What is Land Tax? How Can You Calculate it?

What is Land Tax

Have you ever wondered why property owners have to pay a certain tax each year based on the value of their land?

It’s a question many property owners grapple with, yet understanding the ins and outs of this tax is crucial for anyone involved in real estate.

This tax known as Land Tax, plays a vital role in funding essential public services. But what exactly is this tax? 

So we decided to break through the mysteries around this and help you understand Land tax and how you can calculate your potential liability and understand the system effectively. 

What is Land Tax?

Land tax is an annual state government levy imposed on the site value of land you own at midnight on June 30th each year. It contributes towards essential government services like healthcare, education, and public safety.

Who is Liable for Land Tax?

The owner of the property as of June 30th is liable to pay land tax for the following financial year. There are a few exceptions, which we’ll explore later.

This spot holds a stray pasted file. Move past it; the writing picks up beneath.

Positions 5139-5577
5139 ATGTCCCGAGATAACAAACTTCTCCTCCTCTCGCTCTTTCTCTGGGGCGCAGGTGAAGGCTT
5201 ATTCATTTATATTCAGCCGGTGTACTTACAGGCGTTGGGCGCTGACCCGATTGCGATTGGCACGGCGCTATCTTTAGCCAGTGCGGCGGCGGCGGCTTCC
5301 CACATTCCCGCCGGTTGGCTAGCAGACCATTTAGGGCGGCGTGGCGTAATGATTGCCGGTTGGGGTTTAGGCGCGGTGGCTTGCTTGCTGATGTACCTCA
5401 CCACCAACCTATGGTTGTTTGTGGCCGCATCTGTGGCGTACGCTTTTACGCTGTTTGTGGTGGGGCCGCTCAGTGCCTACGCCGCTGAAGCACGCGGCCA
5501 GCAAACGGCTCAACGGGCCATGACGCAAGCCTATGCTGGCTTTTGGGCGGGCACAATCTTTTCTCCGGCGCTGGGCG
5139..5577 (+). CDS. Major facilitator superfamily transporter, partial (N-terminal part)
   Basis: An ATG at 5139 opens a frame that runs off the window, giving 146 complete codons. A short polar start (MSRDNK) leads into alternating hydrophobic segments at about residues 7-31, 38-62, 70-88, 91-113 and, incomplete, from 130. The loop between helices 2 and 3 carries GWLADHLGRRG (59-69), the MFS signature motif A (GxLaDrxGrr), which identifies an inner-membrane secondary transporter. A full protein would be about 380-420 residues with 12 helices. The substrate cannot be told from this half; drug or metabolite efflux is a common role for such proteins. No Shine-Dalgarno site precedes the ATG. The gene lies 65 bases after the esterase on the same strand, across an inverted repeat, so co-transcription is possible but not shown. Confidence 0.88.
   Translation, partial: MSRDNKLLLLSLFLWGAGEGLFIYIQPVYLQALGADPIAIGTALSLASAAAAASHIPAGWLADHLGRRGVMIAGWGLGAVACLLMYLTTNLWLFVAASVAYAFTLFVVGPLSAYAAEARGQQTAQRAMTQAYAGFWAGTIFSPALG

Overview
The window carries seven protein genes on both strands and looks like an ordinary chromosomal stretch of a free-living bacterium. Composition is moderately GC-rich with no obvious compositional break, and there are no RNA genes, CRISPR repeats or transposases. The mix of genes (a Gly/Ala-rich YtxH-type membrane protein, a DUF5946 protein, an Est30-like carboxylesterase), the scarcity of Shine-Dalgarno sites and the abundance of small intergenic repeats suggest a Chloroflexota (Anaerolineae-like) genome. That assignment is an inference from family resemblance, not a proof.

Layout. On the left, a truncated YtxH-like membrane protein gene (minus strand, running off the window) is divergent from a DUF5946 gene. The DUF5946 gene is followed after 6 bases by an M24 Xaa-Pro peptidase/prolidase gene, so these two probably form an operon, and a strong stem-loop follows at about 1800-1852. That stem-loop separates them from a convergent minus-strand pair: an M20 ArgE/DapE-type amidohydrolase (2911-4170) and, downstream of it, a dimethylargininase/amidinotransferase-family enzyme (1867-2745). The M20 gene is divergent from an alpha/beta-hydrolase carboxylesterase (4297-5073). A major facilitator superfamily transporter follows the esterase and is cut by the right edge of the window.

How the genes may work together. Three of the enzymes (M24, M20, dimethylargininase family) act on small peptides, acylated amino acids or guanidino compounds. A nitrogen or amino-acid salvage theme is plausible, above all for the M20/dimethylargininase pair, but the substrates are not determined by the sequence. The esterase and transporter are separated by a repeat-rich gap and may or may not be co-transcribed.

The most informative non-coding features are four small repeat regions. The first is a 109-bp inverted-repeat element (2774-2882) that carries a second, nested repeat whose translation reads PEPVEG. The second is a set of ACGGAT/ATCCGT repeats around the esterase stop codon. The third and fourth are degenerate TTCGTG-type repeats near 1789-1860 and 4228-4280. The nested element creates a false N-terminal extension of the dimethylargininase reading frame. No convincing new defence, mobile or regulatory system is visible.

Land Tax Rates and Thresholds

General Rates Table

This table outlines the general land tax rates applicable to most landowners in Australia. However, it’s crucial to refer to your specific state revenue office website for the latest and most accurate rates, as they may vary slightly.

Total Taxable Site Value Amount of Tax
Does not exceed $668,000 Nil
Exceeds $668,000 but not exceeding $1,073,000 $0.50 for every $100 or part thereof exceeding $668,000
Exceeds $1,073,000 but not exceeding $1,561,000 $2,025 + $1.00 for every $100 or part thereof exceeding $1,073,000
Exceeds $1,561,000 but not exceeding $2,500,000 $6,905 + $2.00 for every $100 or part thereof exceeding $1,561,000
Exceeds $2,500,000 $25,685 + $2.40 for every $100 or part thereof exceeding $2,500,000

Trust Rates Table

Land owned by trusts is subject to different tax rates and thresholds compared to general rates. The table below provides a general guideline, but always refer to your state revenue office for the most current information.

Total Taxable Site Value Amount of Tax
Does not exceed $25,000 Nil
Exceeds $25,000 but not exceeding $668,000 $125 + $0.50 for every $100 or part thereof exceeding $25,000
Exceeds $668,000 but not exceeding $1,073,000 $3,340 + $1.00 for every $100 or part thereof exceeding $668,000